Bioenergetics

Bioenergetics

Bioenergetics

One of the major differences between living and non-living entities, such as rocks or water, lies in the capacity of living organisms to multiply. This amazing ability stems from the replication capability of nucleic acids. The majority of cells within our body have the potential to replicate their genetic material and divide into two daughter cells. Similar to other cellular functions, self-replication requires energy, prompting cells to find an energy source for division. Thus arises the question: from where does this energy originate?

This article aims to not only address this question but also explore additional fascinating aspects, such as:

  • Which cellular processes contribute to energy generation?
  • Where within the cell is energy produced?
  • And more importantly, how is this energy transformed?

To unravel these questions, we will explore the field of bioenergetics.

What is Bioenergetics?

Bioenergetics was originally focused on the energetic events occurring across cellular and organelle membranes [1]. Although those events remain a core focus, bioenergetics is now considered a branch of biochemistry and biology that studies the flow of energy within living systems [2]. More specifically, it elucidates the energy conversion processes in cells. This article explores complex bioenergetic events and links them to other crucial cellular mechanisms such as metabolism to provide a deeper comprehension of the significance of bioenergetics.

ATP: The Energy Currency of the Cell

A single cell hosts a wide range of chemical reactions, which can either generate or consume energy. Breaking chemical bonds is one of the primary energy-generating mechanisms within a cell. When a chemical bond from a given molecule is broken, the energy released can be converted, for instance, into mechanical movement in muscle cells, or into the creation of other chemical bonds to build new molecules. This transformation of molecules within a cell is highly related to metabolism. After all, metabolism includes all the chemical reactions required to extract energy from nutrients and subsequently use it to maintain the necessary cellular processes to sustain biological functions.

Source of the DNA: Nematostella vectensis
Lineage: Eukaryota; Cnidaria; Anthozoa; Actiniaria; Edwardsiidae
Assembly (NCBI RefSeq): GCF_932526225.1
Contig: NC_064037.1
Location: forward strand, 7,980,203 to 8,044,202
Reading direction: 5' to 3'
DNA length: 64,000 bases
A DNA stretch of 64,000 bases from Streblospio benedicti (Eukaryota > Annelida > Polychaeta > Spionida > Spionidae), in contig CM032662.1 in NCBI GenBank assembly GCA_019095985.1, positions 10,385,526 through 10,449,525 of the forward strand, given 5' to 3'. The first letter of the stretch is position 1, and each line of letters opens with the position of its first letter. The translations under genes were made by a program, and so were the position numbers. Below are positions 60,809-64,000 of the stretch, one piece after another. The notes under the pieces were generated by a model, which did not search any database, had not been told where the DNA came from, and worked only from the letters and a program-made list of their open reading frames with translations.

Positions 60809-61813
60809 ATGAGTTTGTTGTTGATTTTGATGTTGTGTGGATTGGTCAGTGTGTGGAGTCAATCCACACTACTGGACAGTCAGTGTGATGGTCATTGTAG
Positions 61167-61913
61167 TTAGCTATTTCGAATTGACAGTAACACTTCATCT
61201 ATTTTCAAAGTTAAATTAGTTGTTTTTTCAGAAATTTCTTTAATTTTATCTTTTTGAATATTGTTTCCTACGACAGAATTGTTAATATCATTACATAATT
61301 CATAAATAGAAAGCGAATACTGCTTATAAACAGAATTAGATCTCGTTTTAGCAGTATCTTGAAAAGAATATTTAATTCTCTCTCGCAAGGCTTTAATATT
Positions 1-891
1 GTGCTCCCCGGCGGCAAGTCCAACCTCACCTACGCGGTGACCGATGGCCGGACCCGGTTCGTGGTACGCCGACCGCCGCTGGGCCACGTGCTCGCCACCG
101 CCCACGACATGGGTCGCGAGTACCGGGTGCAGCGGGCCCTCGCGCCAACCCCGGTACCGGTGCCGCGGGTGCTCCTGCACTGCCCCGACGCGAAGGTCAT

This complex web of metabolic reactions, wherein the energy contained in the chemical bonds of a molecule is transferred to build a new molecule, is an energetic transaction. The molecule used as currency in these transactions is adenosine triphosphate (ATP).

What is ATP?

ATP is a nucleic acid present in all life forms. It serves as an energy source for various biological functions like muscle contraction, nerve impulse propagation, and chemical synthesis. ATP is ubiquitously used: an adult human being processes around 50 kg of the molecule every day [3]. Structurally, ATP is a molecule of adenosine (which consists of an adenine and a ribose) attached to three phosphate groups. The chemical bonds of each of the three phosphate groups can be broken to release energy. As these phosphate groups are consumed, ATP is converted into adenosine diphosphate (ADP), adenosine monophosphate (AMP), and finally into adenosine [2].

ATP continuously loses its phosphates, forming ADP and AMP, but these are then phosphorylated to generate new ATP. This cycle happens constantly in cells to power the essential metabolic reactions needed for basic life processes. However, without an external energy source — like food for us humans and animals — this system would collapse.

Let's explore how nutrients get turned into ATP.

Getting energy: Converting nutrients into ATP

Through digestion, humans can obtain nutrients, mainly falling into three groups: carbohydrates (glucose), fatty acids, and proteins (amino acids). Specific metabolic reactions break down the energy-containing chemical bonds from nutrients to fuel the synthesis of different molecules. Broadly, metabolic reactions are divided into two groups: catabolic and anabolic reactions.

  • Catabolic reactions: In simple terms, catabolic reactions break down large molecules into smaller molecules, usually generating energy (exergonic reactions) [2].
  • Anabolic reactions: In contrast, anabolic reactions — also known as biosynthetic reactions — build large molecules from smaller ones, usually consuming energy (endergonic reactions) [2].

Catabolic reactions break down nutrients and generate energy that can be used to produce ATP. Conversely, anabolic reactions use the energy stored in ATP to build larger molecules. Before delving into the metabolic pathways implicated in the generation of ATP, let’s first discuss redox potential, which plays a pivotal role in a key cellular process: respiration.

Respiration